Diagnostics

  • Nuclear /PET
    • PET/CT
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    • Cardiac PET(Viability)
      Nuclear imaging is the branch of imaging involving the administration of trace amounts of radiopharmaceuticals within the body to produce diagnostic images along with the aid of special gamma cameras and computers. These images are used to assess organ function, and are an effective tool for early diagnosis, as the function of the organ is assessed at the molecular level.

      PET CT scan is a non-invasive nuclear imaging tool, which is used to assess blood flow to the organs and their function. As with many other nuclear imaging studies, a minute amount of radioactive tracer (Rubidium or 18F-FDG, depending upon the scan) is injected into the blood to assist a Gamma camera and computer with capturing images of the organ. At Owensboro Medical Practice, we offer both Cardiac PET and Oncology PET scans.

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    • Oncology PET
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    • Myocardial Perfusion Imaging (SPECT) Scan
      Cardiac SPECT or single photon emission computed tomography also known as myocardial perfusion imaging, is a non-invasive nuclear imaging study used to measure blood flow to the heart at rest and under stress. A radionuclide, such as Technetium is injected into the body, and images are taken with a Gamma camera and computers, which is similar to many other nuclear imaging studies. The blood flow to the heart is measured at rest and after exercise. For exercise, the patient may walk on a treadmill, which is known as a nuclear exercise stress test. If patients are unable to walk along a treadmill, then stress may be induced by a pharmacologic compound, such as Persantine or Adenosine, which causes a simulated response to stress caused by exercise within the body. This is known as a pharmacological nuclear stress test.
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    • MUGA Scan
      A Multi-Gated Acquisition Scan (MUGA) scan, also known as Radionuclide Ventriculography (RNV), Radionuclide Angiography (RNA) or gated blood pool imaging, is a non-invasive nuclear imaging test used to measure the ejection fraction (EF) within your heart. EF is the capacity of the ventricle (lower chamber of your heart) to pump blood with each heartbeat. In this test, a minute amount of radioactive tracer is injected into your vein. A special gamma camera along with the use of a computer creates moving images of the heart that detects size, EF and wall motion of the heart.

      A MUGA may be used to detect or monitor Congestive Heart Failure (CHF). Oncologists may use this test to look for pre-existing heart conditions or to estimate the effects of chemotherapy on the heart.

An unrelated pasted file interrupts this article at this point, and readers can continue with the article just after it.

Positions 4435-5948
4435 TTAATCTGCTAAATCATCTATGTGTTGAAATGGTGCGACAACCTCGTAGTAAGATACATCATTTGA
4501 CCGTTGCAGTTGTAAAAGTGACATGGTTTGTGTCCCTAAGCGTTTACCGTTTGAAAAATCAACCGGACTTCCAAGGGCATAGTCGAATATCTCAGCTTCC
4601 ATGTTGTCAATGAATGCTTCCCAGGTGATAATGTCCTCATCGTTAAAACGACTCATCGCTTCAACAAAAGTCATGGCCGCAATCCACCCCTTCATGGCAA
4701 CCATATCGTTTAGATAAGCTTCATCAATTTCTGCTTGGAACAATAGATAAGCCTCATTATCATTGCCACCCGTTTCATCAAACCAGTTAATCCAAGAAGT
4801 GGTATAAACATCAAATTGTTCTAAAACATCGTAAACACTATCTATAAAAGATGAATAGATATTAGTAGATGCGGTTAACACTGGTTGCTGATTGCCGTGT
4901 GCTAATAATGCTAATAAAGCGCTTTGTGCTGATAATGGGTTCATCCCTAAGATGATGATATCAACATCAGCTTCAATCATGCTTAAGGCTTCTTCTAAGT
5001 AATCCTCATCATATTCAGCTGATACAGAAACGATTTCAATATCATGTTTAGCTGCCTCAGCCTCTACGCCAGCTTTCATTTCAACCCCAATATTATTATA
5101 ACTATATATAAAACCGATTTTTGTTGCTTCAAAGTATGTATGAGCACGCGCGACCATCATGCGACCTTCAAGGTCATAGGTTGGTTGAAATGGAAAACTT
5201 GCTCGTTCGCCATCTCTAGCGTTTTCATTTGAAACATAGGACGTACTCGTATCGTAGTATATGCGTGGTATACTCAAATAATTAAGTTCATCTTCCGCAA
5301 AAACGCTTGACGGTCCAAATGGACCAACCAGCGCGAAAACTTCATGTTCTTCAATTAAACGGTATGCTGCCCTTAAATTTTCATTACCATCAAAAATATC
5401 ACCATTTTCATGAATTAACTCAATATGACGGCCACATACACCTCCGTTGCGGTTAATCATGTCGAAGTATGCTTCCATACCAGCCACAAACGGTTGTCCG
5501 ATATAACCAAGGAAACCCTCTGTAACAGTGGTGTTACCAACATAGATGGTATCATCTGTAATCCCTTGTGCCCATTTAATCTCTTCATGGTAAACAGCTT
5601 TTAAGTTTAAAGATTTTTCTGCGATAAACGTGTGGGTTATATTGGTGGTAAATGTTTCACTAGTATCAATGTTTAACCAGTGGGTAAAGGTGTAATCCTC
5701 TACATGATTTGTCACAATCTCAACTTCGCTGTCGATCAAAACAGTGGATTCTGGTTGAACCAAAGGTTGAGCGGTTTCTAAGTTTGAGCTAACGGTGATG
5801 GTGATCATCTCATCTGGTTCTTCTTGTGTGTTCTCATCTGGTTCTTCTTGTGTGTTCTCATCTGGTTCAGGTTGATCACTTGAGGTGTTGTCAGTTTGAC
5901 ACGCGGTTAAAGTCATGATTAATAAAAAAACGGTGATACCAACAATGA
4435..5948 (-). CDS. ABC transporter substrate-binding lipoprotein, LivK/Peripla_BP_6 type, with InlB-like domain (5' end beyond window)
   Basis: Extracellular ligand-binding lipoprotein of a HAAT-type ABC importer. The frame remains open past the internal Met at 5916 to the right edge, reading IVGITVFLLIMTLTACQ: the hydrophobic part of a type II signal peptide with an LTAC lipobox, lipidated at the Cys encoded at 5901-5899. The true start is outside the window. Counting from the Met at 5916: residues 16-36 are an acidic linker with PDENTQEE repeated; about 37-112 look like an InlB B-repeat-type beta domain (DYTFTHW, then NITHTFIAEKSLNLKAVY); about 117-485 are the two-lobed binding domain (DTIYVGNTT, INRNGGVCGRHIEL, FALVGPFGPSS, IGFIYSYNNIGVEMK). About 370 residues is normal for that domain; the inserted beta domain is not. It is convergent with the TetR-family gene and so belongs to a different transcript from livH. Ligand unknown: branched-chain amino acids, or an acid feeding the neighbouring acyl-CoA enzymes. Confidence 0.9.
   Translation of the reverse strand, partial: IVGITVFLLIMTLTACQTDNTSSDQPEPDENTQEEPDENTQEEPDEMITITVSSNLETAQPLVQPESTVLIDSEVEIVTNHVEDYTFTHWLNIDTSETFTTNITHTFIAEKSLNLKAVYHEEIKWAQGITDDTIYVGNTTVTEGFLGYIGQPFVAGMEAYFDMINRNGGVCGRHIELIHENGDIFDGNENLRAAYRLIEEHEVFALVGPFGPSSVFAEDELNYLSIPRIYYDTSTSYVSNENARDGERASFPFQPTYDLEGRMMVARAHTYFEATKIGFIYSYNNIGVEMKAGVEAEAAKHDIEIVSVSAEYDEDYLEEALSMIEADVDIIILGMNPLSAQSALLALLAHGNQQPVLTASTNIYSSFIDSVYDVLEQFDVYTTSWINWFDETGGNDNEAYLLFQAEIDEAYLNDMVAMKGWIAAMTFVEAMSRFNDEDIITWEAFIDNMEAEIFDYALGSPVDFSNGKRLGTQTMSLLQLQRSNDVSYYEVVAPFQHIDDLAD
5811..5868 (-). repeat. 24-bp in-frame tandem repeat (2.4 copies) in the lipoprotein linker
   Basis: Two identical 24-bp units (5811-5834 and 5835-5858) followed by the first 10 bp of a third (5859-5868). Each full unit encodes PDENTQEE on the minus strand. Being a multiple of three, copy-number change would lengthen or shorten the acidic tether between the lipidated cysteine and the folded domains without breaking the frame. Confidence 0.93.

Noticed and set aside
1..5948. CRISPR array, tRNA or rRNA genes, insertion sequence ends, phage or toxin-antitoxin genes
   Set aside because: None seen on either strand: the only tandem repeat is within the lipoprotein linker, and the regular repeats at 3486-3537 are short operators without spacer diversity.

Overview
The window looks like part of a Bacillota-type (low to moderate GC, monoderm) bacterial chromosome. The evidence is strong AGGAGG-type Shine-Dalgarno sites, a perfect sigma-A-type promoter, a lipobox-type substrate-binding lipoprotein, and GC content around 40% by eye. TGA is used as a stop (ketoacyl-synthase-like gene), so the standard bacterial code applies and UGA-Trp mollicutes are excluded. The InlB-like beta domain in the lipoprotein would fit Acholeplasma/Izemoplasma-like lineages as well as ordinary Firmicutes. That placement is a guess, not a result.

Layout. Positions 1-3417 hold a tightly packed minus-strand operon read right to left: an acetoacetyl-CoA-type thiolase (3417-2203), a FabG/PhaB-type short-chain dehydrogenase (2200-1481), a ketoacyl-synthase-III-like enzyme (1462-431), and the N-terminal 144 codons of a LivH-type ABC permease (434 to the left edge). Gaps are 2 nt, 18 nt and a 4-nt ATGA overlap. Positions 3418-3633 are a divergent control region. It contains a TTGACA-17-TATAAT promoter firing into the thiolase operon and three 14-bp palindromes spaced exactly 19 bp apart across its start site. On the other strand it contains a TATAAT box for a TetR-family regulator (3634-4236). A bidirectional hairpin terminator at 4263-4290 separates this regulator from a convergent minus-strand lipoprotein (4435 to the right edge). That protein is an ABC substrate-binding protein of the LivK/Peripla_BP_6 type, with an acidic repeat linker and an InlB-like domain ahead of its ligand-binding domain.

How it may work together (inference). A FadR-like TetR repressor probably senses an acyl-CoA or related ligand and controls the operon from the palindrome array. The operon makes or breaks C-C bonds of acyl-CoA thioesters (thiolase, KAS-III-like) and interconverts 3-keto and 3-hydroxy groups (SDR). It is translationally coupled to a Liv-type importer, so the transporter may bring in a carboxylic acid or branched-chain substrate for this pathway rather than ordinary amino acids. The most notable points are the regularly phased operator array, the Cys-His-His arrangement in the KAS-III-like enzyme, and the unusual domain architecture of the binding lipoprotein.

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    • HIDA Scan
      HIDA scan also known as Cholescintigraphy or commonly known as gallbladder scan is a non-invasive nuclear imaging tool is used to assess functions of gall bladder and liver.

      This procedure uses a radioactive tracer (Technetium) which is injected in vein. The tracer is then taken up by bile producing cells of liver from the blood stream and is excreted with bile into the gall bladder via bile duct and eventually into small intestine.

      HIDA scan is used to track the flow of bile from liver to gall bladder to small intestine and can help detect gall bladder inflammation (Cholecystitis), bile duct obstruction and congenital problems with bile duct. It can also help assess the progress after liver transplant.


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  • CT Imaging
    A Computed Tomography (CT or CAT) scan is a diagnostic technique which uses computer-processed images to create a cross-sectional image to capture bone, soft tissues, and blood vessels all at once. The patient will lie on an examination tables that slides into the scanner; the x-ray tube will then rotate around the patient to take several image slices from different angles which can be put together and processed on the computer to create a 3-dimensional image.

    CT scan may be done with and without contrast. Contrast is a substance or medicine that helps to capture clearer image.  Before the scan, the patient may be given contrast either through a vein or by drinking it. This is so that desired body parts will be enhanced in the cross-sectional image. If you have allergic reaction to contrast agent, you may be given medication to reduce the allergic reaction.

    Because a CT scan is non-invasive, it is a quick and painless procedure. The doctor might ask for a CT scan if they suspect a problem that cannot be detected through a normal physical examination. As CT scans provide detailed images of all types of tissue (especially hard tissue), doctors might use it to diagnose heart disease, cancer, internal damage (due to trauma), and musculoskeletal disorders. Its versatility and convenience makes CT imaging a reliable diagnostic tool.

     
    • CTA
      A Computed Tomography Angiography (CTA) is an examination that uses x-rays to visualize the blood flow in arterial and venous vessels from all over the body including arteries serving the brain to those bringing blood to the lungs, kidneys, and arms and legs. CT combines the use of x-rays with computerized analysis of the images to produce a three-dimensional picture of the area being studied. The contrast material is injected intravenously before the scan. Because the contrast dye will be traveling through the patient’s blood vessels while the scan is being completed, the images produced will show blood flow. Owensboro Heart and Vascular can then use this image to more accurately diagnose and design a treatment plan to fit your unique needs. The physician can diagnose blood vessel related diseases such as aneurysms and congenital cardiovascular disease. CTAs can also help detect angiogenesis and blockages.
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    • CT scan with and without contrast


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  • Ultrasound Imaging
    • Echocardiogram